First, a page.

Read Part 1 at: The History of Philippine Cinema Part 1: The Birth of Philippine Cinema
You can also read: Motion Picture History: A Chronological Look
With the American occupation in the 1900s, early Philippine movies became considerably influenced by Hollywood. There was already the competition between local and Hollywood films this early on. Yet, the local industry still thrived and flourished for the Filipino audience.
The early years of Philippine cinema were a time of significant discovery and development of the new art form. By the 1930s, stories originated mostly from theater and popular literature. During this era, filmmaking was seen as purely an entertainment art form designed to bring viewers to the world of melodramas, musicals, and romantic fantasies.
In 1930, talking or sound pictures, popularly referred to as “talkies” was already a year old in the country with the showing of Syncopation, a popular American film released as a “Radio Picture” using the first commercial test of the Photophone sound system, at the Radio Theater, Plaza Santa Cruz, Manila. According to the National Commission for Culture and the Arts (NCCA), the said event naturally incited competition among local producers and filmmakers as to who would create the country’s first Philippine “talkie.” In 1932, the Graphic Magazine featured the film project Ang Aswang (The Vampire) as the first talkie in the country. However, the film did not turn out to be a completely sound film during its release. The film credited as the first completely sound movie in the Philippines was Jose Nepomuceno’s film Punyal na Guinto (Golden Dagger) which premiered on March 9, 1933 at the Lyric Theater.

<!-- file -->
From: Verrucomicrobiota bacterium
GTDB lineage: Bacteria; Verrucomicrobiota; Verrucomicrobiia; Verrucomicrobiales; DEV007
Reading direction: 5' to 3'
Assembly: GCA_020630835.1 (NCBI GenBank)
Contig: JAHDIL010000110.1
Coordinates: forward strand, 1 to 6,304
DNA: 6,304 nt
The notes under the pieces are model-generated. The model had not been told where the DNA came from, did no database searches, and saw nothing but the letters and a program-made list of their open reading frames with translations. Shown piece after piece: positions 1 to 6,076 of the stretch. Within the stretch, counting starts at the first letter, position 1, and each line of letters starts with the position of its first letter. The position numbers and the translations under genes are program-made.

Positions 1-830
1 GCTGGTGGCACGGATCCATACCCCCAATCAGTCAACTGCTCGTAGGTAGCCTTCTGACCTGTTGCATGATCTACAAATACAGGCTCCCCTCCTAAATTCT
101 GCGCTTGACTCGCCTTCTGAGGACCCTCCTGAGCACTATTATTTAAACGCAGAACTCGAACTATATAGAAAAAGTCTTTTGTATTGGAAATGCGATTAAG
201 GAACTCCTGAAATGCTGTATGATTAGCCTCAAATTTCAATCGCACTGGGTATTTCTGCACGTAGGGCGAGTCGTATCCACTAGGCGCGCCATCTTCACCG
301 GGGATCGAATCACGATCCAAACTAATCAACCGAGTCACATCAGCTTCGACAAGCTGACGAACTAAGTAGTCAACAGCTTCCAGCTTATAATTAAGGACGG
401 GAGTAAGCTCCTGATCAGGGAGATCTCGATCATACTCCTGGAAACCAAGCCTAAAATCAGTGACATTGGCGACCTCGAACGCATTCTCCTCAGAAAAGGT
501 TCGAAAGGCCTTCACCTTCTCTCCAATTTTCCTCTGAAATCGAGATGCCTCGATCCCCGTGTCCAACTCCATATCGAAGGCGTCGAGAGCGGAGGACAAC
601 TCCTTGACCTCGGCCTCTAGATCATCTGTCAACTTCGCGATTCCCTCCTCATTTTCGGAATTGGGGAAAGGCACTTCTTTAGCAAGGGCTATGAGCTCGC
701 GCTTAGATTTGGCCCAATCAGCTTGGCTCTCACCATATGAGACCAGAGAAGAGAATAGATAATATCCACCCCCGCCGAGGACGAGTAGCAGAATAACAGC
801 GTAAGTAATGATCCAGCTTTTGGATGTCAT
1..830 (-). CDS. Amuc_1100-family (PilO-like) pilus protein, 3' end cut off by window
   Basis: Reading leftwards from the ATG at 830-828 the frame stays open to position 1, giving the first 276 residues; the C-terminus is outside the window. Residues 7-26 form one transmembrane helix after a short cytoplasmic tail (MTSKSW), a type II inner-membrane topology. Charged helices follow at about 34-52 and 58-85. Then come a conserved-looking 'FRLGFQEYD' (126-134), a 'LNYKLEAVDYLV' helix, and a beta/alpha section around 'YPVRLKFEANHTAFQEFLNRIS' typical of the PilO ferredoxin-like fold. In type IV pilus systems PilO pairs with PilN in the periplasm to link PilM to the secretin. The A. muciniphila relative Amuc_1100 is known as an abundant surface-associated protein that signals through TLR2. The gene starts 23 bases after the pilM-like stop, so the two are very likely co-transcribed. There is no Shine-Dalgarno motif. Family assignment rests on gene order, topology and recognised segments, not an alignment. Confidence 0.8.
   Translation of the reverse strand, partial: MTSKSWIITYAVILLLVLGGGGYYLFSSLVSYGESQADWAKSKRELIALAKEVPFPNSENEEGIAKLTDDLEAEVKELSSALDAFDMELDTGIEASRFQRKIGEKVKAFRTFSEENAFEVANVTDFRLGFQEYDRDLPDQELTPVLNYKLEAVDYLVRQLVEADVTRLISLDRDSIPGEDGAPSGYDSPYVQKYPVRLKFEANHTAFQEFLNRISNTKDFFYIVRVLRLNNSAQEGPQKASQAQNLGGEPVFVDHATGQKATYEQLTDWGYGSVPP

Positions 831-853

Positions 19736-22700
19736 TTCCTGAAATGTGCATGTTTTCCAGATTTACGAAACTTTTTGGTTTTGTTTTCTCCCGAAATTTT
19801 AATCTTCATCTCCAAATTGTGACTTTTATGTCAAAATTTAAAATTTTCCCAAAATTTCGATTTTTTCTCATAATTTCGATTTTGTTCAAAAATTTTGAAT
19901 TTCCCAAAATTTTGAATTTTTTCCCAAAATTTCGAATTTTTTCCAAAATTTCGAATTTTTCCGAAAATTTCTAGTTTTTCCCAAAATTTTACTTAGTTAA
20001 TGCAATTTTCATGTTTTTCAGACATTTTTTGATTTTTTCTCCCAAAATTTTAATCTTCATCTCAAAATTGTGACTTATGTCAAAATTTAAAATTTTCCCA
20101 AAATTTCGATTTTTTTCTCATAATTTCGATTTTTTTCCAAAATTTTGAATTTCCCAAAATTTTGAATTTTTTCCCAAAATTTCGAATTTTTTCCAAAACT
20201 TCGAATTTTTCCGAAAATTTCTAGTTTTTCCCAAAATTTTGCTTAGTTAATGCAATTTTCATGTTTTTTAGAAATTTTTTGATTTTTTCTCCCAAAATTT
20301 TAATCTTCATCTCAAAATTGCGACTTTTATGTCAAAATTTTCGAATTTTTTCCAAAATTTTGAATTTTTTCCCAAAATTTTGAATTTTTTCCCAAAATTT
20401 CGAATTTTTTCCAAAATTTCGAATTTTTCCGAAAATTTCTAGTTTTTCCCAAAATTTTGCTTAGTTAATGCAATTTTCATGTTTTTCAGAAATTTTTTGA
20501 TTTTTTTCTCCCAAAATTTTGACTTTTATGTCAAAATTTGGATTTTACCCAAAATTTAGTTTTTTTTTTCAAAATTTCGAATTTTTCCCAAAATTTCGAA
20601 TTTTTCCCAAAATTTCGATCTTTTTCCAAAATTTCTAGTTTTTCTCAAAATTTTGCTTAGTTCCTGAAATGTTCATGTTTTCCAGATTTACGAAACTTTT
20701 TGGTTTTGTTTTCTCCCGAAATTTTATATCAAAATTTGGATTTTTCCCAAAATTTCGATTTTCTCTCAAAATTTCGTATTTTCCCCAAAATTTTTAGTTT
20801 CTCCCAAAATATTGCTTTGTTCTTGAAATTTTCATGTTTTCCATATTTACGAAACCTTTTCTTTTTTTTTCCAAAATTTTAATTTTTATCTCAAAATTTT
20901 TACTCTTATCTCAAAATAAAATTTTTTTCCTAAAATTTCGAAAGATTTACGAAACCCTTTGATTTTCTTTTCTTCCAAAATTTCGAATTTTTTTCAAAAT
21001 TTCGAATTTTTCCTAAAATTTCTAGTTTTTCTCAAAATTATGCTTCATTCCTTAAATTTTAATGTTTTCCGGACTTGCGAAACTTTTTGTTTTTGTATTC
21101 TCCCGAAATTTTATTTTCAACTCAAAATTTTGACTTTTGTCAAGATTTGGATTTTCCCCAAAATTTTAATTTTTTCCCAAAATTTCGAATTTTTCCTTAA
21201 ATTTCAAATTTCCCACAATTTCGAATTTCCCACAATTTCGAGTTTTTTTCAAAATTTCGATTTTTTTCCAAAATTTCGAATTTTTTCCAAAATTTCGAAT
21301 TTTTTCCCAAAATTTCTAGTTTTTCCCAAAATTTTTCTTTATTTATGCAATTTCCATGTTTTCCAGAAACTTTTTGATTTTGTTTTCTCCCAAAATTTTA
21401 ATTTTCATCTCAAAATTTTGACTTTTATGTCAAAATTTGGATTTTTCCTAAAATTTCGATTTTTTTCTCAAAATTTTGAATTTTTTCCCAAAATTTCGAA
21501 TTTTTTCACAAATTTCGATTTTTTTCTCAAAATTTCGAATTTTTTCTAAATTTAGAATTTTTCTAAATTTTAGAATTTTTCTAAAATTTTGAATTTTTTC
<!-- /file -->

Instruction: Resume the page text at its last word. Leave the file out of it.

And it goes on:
A few film artists and producers dared to stray from the already laid out guidelines as they departed from the Holywood norms already popular during those times. They also started to comment on sociopolitical issues using contemporary or historical subjects of the era. Director, actor, writer and producer Julian Manansala’s film Patria Amore (Beloved Country) was almost suppressed because of its anti-Spanish sentiments; thus letting him earn the honor of being called the “Father of the Nationalistic Film.”
1934 to 1941 was a time of important development in Philippine cinema. This time period was considered the first “Golden Era of Philippine Cinema.” During this time, filmmaking became more organized. The local studio system was generally patterned after Hollywood studios. The prolific Philippine studios came up with around two to three productions at the same time. They brought viewers the classics Ay! Kalisud,Giliw Ko, and Diwata ng Karagatan.
In 1937, the first Filipino movie to achieve international praise was Zamboanga, a film starring Fernando Poe Sr. and Rosa del Rosario. Hollywood director Frank Capra saw the film and praised it by saying that it is “the most exciting and beautiful picture of native life he had ever seen.”
By the latter part of the 1930s, Carmen Concha, a pre-war Filipina film director, was tagged as the “First Woman Director in Philippine Cinema.” Her filmography as a director included Magkaisang Landas, Yaman ng Mahirap, and Pangarap.
When the 1930s came to a close, it was clear that filmmaking already established itself within the Filipino culture. Philippine cinema started making its own name for the country and its people.
“History of Philippine Cinema,” Philippine Journeys and Philippine Online Essays.
“History of Philippine Cinema,” National Commission for Culture and the Arts.
“History of Philippine Cinema,” WikiPilipinas.
“Syncopation (1929),” IMDb.
“Philippine Cinema,” Filipino Cultured Blog.